Jeremiah Curtis & Son
Anglo-American Drug Company

The flagship product of Jeremiah Curtis & Son was Mrs. Winslow's Soothing Syrup, which was first marketed in 1835. It contained a small amount of morphine, and was said to cure all diseases of children. The product was so well known that a movement in a divertimento by Sir Edward Elgar was titled after the remedy. One-cent private die stamps for the company were first issued in February of 1863 and last in 1880. 2,862,188 were issued on old paper and 2,090,000 on watermarked paper.

Printing was discontinued in November of 1865 and resumed in 1878. The die was re-engraved for the second period of printing. The printings can be told apart both by paper types and by the smaller numerals of the first die.

The two-cent stamp was issued from September of 1864 until some time late in 1879. 13,569,316 were printed on old paper, 5,827,340 on silk paper, and 2,435,369 on pink and watermarked papers. This copy is on pink paper.

In 1865 Jeremiah Curtis & Son formed a limited partnership, Curtis & Brown, with John I. Brown & Son to market certain nostrums, not including Mrs. Winslow's Soothing Syrup. A "receipt book" of 1872 shows the interaction of the companies.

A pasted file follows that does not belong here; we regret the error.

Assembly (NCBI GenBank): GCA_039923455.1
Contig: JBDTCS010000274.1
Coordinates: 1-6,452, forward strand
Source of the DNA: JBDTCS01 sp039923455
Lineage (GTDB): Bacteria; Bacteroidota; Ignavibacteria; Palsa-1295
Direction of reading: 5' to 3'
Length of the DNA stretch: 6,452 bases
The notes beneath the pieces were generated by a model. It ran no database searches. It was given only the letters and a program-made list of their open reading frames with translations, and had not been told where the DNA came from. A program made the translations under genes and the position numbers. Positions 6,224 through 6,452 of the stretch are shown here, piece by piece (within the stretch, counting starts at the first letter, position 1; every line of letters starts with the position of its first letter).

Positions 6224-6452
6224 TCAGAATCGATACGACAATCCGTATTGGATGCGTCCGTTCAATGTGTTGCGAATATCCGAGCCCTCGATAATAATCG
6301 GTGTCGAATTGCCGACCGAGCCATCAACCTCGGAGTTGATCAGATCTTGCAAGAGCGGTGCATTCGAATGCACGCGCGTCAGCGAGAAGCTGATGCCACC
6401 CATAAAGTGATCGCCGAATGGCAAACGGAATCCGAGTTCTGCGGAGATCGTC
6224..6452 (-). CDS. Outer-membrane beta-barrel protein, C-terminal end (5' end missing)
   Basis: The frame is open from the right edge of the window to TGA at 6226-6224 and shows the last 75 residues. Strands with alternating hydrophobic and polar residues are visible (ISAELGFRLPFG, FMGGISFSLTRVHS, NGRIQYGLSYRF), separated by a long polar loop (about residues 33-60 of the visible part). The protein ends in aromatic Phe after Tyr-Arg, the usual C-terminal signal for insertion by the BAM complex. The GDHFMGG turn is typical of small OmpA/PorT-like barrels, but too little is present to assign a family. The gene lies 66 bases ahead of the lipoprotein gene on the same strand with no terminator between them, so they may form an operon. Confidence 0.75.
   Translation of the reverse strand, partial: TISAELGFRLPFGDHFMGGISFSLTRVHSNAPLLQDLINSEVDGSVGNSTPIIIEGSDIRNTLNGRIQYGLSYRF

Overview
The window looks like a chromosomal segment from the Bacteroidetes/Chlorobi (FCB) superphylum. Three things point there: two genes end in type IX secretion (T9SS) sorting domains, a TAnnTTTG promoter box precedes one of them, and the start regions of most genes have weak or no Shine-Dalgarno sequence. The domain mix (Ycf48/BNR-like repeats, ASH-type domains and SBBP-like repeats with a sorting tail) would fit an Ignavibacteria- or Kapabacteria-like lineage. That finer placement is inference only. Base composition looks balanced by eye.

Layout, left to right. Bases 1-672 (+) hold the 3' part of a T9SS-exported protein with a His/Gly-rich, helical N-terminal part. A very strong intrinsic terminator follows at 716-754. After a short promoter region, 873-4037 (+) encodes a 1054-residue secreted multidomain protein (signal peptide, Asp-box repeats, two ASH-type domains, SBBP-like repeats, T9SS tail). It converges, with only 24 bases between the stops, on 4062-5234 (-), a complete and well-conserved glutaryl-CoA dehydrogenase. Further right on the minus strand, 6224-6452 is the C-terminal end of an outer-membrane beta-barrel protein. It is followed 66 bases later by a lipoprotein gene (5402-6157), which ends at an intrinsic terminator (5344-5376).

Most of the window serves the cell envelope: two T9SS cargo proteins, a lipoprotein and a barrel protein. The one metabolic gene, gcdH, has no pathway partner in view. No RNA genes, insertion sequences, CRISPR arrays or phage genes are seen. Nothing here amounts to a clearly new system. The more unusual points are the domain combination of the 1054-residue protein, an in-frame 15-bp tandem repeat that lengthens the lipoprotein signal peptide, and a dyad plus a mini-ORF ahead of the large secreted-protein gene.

In 1880 the Anglo-American Drug Company, headed by George N. Curtis, the son of Jeremiah Curtis, assumed marketing of that product, and the one-cent private die stamps were altered accordingly. 3,764,000 were issued on watermarked paper beginning January 17, 1881 and ending with the delivery on March 26, 1883.

A card proof of the original die of the Jeremiah Curtis & Son one cent stamp.

An advertising card for Mrs. Winslow's Soothing Syrup. There is a calendar for 1888 on the reverse, and advice to mothers in English, German and French.

During the Spanish American War tax period the Anglo-American Drug company used printed cancels advertising their product on battleship revenue stamps. In 1905 they removed morphine from the formula and "Soothing" from the brand name.